AspectKorean LayoutQWERTY Layout
OriginThe Korean layout originates from Hangul, the Korean alphabet created by King Sejong the Great in the 15th century.The QWERTY layout was designed by Christopher Sholes in the 1870s specifically for typewriters.
DesignIt features a phonetic arrangement of characters, primarily optimized for typing Hangul characters efficiently.The QWERTY layout follows a linear design, with letters arranged in alphabetical order /**across rows.
EfficiencyThe Korean layout is efficient for typing Hangul characters due to its phonetic arrangement, providing intuitive typing for native Korean speakers.Efficiency varies for the QWERTY layout; while it’s widely used, it’s not specifically optimized for any particular language.
AdaptabilityThe Korean layout is intuitive for native Korean speakers but may pose challenges for non-Korean speakers due to its unique arrangement.The QWERTY layout is widely adopted and familiar across diverse languages, making it relatively easy for users to adapt to regardless of their native language.
Cultural RelevanceThe Korean layout is deeply tied to Korean language and culture, reflecting the phonetic structure of Hangul characters.The QWERTY layout serves as a universal standard, transcending cultural boundaries and used extensively worldwide.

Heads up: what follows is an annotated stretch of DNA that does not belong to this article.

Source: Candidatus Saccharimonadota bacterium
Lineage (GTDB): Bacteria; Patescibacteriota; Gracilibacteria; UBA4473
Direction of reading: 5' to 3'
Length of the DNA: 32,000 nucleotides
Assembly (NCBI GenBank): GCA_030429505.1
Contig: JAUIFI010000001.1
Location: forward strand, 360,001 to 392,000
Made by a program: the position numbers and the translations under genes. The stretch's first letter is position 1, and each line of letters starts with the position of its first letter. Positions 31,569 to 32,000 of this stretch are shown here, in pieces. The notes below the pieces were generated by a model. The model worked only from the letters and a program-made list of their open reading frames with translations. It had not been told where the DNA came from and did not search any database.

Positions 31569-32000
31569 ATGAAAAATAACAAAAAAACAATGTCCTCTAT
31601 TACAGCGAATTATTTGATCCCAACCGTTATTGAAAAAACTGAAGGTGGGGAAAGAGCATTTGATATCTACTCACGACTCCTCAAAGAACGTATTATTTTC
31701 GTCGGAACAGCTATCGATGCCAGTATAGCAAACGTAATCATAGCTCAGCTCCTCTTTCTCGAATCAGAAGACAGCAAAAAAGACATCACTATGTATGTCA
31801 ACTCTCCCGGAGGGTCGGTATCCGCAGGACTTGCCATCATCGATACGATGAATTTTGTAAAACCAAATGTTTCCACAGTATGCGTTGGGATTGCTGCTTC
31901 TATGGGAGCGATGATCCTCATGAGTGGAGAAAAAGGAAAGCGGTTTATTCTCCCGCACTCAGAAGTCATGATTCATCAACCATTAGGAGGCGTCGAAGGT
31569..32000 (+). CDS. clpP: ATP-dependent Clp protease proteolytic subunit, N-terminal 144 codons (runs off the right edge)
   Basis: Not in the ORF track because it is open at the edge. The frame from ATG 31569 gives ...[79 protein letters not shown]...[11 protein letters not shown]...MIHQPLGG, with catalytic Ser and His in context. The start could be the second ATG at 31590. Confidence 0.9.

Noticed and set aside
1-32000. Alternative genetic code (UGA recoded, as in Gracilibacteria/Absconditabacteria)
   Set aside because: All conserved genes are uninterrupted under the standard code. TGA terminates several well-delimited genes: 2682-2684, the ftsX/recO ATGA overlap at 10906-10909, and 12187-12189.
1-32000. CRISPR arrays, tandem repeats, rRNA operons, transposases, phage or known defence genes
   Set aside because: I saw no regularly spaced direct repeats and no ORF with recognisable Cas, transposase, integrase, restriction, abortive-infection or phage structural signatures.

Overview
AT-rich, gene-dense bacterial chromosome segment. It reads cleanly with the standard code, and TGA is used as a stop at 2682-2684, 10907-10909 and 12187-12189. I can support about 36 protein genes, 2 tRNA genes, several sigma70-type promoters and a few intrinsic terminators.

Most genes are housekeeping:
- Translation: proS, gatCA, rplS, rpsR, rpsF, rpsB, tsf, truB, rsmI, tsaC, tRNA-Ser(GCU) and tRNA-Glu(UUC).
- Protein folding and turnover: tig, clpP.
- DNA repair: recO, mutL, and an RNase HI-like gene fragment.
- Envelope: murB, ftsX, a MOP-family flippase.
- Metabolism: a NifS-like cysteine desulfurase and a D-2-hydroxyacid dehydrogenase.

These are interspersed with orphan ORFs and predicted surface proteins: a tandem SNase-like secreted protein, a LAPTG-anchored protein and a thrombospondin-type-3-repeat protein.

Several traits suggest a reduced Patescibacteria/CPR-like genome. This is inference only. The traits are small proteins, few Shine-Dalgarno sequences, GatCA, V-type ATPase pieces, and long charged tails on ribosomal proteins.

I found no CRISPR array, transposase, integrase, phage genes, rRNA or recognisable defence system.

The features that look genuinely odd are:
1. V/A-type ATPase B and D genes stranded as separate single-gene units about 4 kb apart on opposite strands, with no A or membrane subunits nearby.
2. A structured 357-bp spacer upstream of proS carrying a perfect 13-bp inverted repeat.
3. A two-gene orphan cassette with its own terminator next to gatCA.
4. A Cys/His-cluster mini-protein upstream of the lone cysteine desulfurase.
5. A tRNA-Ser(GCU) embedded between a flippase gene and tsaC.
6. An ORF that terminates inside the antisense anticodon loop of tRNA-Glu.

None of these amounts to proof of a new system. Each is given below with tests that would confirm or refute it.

AccessibilityThe Korean layout is tailored for Hangul characters, which may limit its accessibility for users needing to input characters from other languages.The QWERTY layout is versatile and supports multiple languages and scripts, enhancing its accessibility for users with diverse linguistic needs.

Advantages of Korean Keyboard Layout

  • The Korean keyboard layout prioritises efficiency, arranging keys based on their frequency in the language.
  • Consonants and vowels are separated on the keyboard, which aligns with the structure of Hangul and facilitates faster typing.
  • It supports Hangul and Hanja characters, catering to a wide range of users and language proficiency levels.
  • The logical layout makes it typically more straightforward to learn and master than many other non-Latin language keyboard layouts.
  •  Hangul characters are arranged sequentially by their phonetic sounds, enhancing typing speed and reducing fatigue.